Saturday, September 3, 2011

Obama DOJ Questions South Carolina's New Voter Photo ID Law

In an Aug. 29, 2011 letter, T. Christian Herren, Jr., Chief of the Obama DOJ's Civil Rights Division, not only demanded that South Carolina, within 60 days, provide additional information about its recently enacted polling place photo ID restriction law, but stated that if SC failed to provide a timely "response...the [U.S.] Attorney General may object to the proposed changes consistent with the burden of proof placed upon the submitting authority."

Herren noted that SC has the "burden of demonstrating" that the new polling place photo ID law was neither enacted "for a discriminatory purpose nor will have a retrogressive effect."

SC's Republican Attorney General, Alan Wilson, in an apparent recognition that pre-clearance is likely to be denied, told those in attendance at a GOP fundraiser that he had "no faith" that the DOJ "will do the right thing." He vowed to litigate the matter "up to the U.S. Supreme Court if necessary."

The ACLU submitted a 15-page letter to the U.S. Department of Justice (DOJ) on August 5, 2011 asking that the DOJ to deny South Carolina’s request for pre-clearance of its new polling place photo ID law under Section 5 of the Voting Rights Act. The ACLU letter argues that proponents’ unsubstantiated claims of "voter fraud" were but a pretext for unlawful discrimination and that statistics suggest that the new law would operate as an illegal poll tax, especially for the disproportionate number of African Americans who live below the federal poverty level in the state.

South Carolina's history of voting rights violations require federal oversight of election law changes, including requiring voters to show photo ID.

Much like Texas' new voter photo ID law the SC new law requires voters to show a South Carolina driver's license or state-issued ID card; a new state voter registration card with a photo; a federal military ID or a passport. Texas added a concealed handgun license to the short list of required photo ID's. SC voters who do not have any of those photo IDs when they go to their polling place will be able to cast a provisional ballot, but will have to produce the ID within three days for those votes to count. Texas allows such provisional voters six days to to produce a required photo ID at their county's registrar's office for their vote to count.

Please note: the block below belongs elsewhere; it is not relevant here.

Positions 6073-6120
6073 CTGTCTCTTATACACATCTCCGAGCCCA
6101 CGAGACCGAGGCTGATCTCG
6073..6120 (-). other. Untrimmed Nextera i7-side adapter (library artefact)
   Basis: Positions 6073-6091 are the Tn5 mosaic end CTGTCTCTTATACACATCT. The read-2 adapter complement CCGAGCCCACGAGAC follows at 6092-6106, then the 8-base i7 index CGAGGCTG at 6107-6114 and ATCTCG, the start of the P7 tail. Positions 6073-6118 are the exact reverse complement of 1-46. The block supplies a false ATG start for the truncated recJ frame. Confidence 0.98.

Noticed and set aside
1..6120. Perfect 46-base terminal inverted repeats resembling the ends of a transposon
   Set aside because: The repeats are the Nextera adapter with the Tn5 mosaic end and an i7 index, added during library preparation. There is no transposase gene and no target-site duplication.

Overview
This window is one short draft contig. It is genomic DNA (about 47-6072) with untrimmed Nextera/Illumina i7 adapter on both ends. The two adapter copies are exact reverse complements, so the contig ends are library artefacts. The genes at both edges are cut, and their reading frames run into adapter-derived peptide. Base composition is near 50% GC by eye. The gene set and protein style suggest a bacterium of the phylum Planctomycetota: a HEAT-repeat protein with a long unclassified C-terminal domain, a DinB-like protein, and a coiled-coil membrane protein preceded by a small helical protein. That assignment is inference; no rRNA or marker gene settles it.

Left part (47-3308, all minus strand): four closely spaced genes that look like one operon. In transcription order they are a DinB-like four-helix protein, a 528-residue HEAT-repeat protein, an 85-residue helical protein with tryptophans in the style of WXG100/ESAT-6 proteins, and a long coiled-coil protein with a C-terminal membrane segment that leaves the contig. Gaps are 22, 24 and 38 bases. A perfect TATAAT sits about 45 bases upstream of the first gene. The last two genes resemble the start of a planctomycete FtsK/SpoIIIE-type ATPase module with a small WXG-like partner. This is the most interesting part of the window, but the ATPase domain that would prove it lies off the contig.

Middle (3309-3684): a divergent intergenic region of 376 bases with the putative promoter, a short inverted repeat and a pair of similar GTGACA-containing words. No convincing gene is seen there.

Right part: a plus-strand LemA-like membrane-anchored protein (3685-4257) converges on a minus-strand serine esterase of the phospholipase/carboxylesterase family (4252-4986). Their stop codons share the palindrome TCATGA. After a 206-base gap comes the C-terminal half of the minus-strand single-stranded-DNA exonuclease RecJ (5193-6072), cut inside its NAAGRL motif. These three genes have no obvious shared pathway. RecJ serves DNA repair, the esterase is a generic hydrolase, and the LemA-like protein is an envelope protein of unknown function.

Thirty states require an ID to vote and half of those require photo identification, according to the American Civil Liberties Union, which is has asked the Justice Department to reject the law on South Carolina's books since May.

Democrats and other groups have challenged the photo ID requirement, saying the new law will disenfranchise voters. State estimates show that 178,000 voters don't have driver's licenses and are currently registered to vote.

Advocates say those affected are mostly elderly, black and have trouble getting state-issued identification and documentation.

On Friday, Senate Democratic Caucus members filed a protest to the new law with the Justice Department. Sen. Gerald Malloy, D-Hartsville, said the state failed to put in failsafe protections that would make sure people have a chance to vote, including added early voting time and a change in how provisional ballots are handled when voters don't have the required identification.

And, Malloy said, South Carolina's law is tougher because it requires current and valid photo identification — meaning people with a suspended driver's license may not have their votes counted.

The law "is a suppression of votes and obviously it targets those minorities and those over 65 in a way that's almost equivalent to a poll tax," Malloy said.

Republicans who pushed the change, Rep. Alan Clemmons of Myrtle Beach and House Judiciary Committee Chairman Jim Harrison of Columbia, say it will prevent voter fraud in South Carolina.

Whitmire said the state has been responding to Justice Department questions on the proposal, including about how voters can continue to vote using absentee ballots by mail.

And they've wanted details on a new voter registration system that will allow county election and registration offices to imprint photographs on registration cards for people who don't have the required state or federal identification. The system that uses those cameras won't begin until October.

Some opponents of the law aren't optimistic that the challenge will be successful with the Justice Department, including Brett Bursey, the executive director of the South Carolina Progressive Network who has lobbied against photo ID efforts for years.

"I think it's going to squeak by and I think it's going to squeak by because they added county cameras," Bursey said. "If the law goes into effect it's going to cause longer lines and headaches for the poll workers."

Bursey said Justice Department approval would likely bring court challenges to stop the law.

MSNBC's Ed Show: Lisa Graves, Executive Director of the Center for Media and Democracy, and John Nichols, Washington Correspondent of the Nation magazine, discuss ALEC (American Legislative Exchange Council), the secretive organization behind pro-corporate legislation.

MSNBC's Rachel Maddow Show discusses the DOJ's questioning of
SC's new voter photo ID law

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